Saturday, March 20, 2010

Buttermilk Channel, Brooklyn

We entered the clean crisp space of Buttermilk Channel in Brooklyn at around 5:30 in the evening for an early supper before returning to Boston. The sun was just beginning to set and it cast a lovely light on the sparely decorated but welcoming space. It was beautiful. The tables were set and service was just beginning. My friend, Patrick, commented that this is the first time he has ever been here without at least a brief wait at the bar for a table. The meal that we were to be served is a testament to its popularity with Brooklyn locals and visitors from across the bridge.

Owner, Doug Cromwell, and chef, Ryan Angulo, have formed a winning partnership here in Carroll Gardens. The food overall had a light feel to it despite the use of ingredients that might otherwise produce heavy dishes. Reading their bio’s online, they both seemed to have worked at New York’s Picholine near Lincoln Center and both have culinary educations from top notch schools. I have had the pleasure of dining at Picholine, and I see the practiced hand of a great chef and the spirit of hospitality echoed in Buttermilk Channel.

Dan, Patrick, and myself were seated at a lovely table with more of that beautiful steely afternoon early spring sunlight streaming in. The wine list and menu were beautifully printed and the wording was clear describing the dishes in just enough appetizing detail. Though the wine list is completely American I found that it had plenty to choose from. It featured mostly stars of the California club such as Joel Gott, Edmunds St. John, Robert Sinskey, and Qupé, but there were also local producers such as Dr. Konstantin Frank, Wolffer, and Millbrook. I got really excited when I saw a bottle of Scholium Project Verdelho from California and ordered it immediately. It met with approval amongst our merry company and the staff that was attending us. Owner, Doug, even came over to chat with us a bit about the wine once he saw that we had ordered it later in the evening.

The maker of Scholium Project believes in letting the wine completely make itself. If fermentation stops, it is allowed to continue on its own when it’s ready. There is minimal handling of fruit and wines are made according to “Old World” customs. Our bottle of Verdelho was powerful, crisp, dry, and full of succulent stone fruit flavors. I couldn’t believe that the alcohol was over 16˚, something I usually have a hard time with. In truth, I may not have ordered it had I known this, but I was so pleased with the wine that the relatively high alcohol was a non-issue. It tasted like drinking dry peach nectar with a little kick and it was perfect with Buttermilk Channel’s simple but sophisticated fare.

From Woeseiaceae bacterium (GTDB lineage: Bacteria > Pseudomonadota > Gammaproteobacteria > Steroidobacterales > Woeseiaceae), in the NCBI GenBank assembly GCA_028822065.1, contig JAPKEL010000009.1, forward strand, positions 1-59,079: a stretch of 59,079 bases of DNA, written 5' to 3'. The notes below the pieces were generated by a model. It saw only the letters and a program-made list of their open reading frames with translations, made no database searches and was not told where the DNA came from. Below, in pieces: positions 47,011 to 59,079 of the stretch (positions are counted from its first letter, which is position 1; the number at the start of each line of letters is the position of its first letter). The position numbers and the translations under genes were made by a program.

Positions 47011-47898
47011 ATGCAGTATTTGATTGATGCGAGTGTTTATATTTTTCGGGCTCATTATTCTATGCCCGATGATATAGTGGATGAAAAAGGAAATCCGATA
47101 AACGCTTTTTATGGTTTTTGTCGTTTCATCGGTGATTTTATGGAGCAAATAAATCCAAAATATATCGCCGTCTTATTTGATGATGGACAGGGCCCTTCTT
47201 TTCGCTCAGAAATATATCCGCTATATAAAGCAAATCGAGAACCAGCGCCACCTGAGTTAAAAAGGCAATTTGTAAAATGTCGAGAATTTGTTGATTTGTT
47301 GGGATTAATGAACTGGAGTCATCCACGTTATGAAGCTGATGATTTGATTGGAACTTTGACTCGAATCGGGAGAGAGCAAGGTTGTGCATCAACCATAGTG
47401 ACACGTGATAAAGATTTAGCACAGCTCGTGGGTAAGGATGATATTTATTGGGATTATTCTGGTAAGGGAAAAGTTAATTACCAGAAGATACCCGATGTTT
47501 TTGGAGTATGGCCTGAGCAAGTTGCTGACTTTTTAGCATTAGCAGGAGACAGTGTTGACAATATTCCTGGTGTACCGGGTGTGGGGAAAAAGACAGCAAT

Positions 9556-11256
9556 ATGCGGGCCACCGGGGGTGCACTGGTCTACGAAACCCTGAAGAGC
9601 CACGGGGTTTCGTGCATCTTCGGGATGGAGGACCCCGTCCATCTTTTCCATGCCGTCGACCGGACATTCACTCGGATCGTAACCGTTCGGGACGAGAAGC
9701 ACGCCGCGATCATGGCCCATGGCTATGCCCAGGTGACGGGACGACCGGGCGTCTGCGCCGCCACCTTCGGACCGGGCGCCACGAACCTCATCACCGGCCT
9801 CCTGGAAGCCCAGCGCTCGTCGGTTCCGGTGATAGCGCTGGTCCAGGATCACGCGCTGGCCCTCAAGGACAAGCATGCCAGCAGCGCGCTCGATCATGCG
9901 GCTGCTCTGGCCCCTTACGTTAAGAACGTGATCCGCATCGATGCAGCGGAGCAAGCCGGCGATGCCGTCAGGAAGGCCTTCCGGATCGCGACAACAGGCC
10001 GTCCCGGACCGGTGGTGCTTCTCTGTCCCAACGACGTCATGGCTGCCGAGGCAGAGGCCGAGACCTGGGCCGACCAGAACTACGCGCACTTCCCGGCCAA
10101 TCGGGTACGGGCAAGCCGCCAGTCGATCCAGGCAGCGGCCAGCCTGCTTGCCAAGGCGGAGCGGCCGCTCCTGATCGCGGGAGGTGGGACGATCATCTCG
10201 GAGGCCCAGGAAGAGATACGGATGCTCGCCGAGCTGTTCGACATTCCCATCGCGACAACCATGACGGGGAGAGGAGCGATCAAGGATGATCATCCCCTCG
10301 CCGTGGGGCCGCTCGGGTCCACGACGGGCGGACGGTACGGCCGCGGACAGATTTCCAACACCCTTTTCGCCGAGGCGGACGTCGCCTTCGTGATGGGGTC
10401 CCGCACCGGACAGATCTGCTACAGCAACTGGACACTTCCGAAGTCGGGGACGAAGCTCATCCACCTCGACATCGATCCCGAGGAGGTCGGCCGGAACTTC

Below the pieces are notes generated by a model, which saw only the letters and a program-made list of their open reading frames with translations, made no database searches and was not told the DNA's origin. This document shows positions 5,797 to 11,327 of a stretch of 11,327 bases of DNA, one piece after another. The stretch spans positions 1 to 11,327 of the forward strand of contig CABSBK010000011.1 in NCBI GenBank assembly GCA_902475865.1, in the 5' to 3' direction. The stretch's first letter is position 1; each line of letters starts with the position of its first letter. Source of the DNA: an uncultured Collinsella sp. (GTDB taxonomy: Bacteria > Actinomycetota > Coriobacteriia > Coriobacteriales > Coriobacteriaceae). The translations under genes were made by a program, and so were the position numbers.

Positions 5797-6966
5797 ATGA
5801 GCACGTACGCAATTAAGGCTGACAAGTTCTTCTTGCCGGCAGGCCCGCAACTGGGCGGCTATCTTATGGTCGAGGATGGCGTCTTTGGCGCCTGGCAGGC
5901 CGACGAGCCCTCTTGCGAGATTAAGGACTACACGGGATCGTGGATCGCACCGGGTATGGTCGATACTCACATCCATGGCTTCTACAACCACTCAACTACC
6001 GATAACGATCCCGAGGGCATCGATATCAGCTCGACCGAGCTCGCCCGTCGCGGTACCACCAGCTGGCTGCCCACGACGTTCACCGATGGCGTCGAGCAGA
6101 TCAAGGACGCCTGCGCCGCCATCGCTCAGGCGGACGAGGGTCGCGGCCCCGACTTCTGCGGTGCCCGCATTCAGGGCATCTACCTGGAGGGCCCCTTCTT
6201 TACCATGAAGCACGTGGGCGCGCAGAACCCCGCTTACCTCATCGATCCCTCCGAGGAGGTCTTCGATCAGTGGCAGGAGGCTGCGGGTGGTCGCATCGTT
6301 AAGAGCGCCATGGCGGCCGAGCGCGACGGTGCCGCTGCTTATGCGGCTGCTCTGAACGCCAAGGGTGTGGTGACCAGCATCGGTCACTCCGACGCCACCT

While we perused the appealing menu, we ordered a round of small bites to start, which ended up not being so small. The house pork terrine was a generous slice of country style pate flavored with herbs and Bourbon accompanied by grilled sourdough toast, turnip greens and pickles. We also tried the house-cured bacon, adorned with honey and grain mustard, and a panzanella salad with parsley, raisins, and celery leaves. Both charcuterie offerings were well crafted and delicious. They may have been the stars of the meal for me. We had some of their delicious homemade pickles, both sweet and dill. They were a perfect counterpoint to the rich meaty flavors we enjoyed so much. Hopefully I will get to go back soon and make a meal just out of charcuterie and wine from their fabulous list.

For first courses, I had a delicious salad of seared kale and endive with a soft-boiled egg and buttermilk and anchovy vinaigrette. It was a really clever end-of-winter version of the classic Caesar riffing on the classic theme using wintry greens. Dan’s barbecued pork ribs were falling off of the bone and had a mild but complex flavor. Patrick ordered a nice little tart with delicata squash, goat cheese, and a lovely flakey piecrust. The portions were generous for first courses and we could have easily stopped the meal there, but we had two more courses to go. Undertaking completion of the meal was a yoke that we happily bore.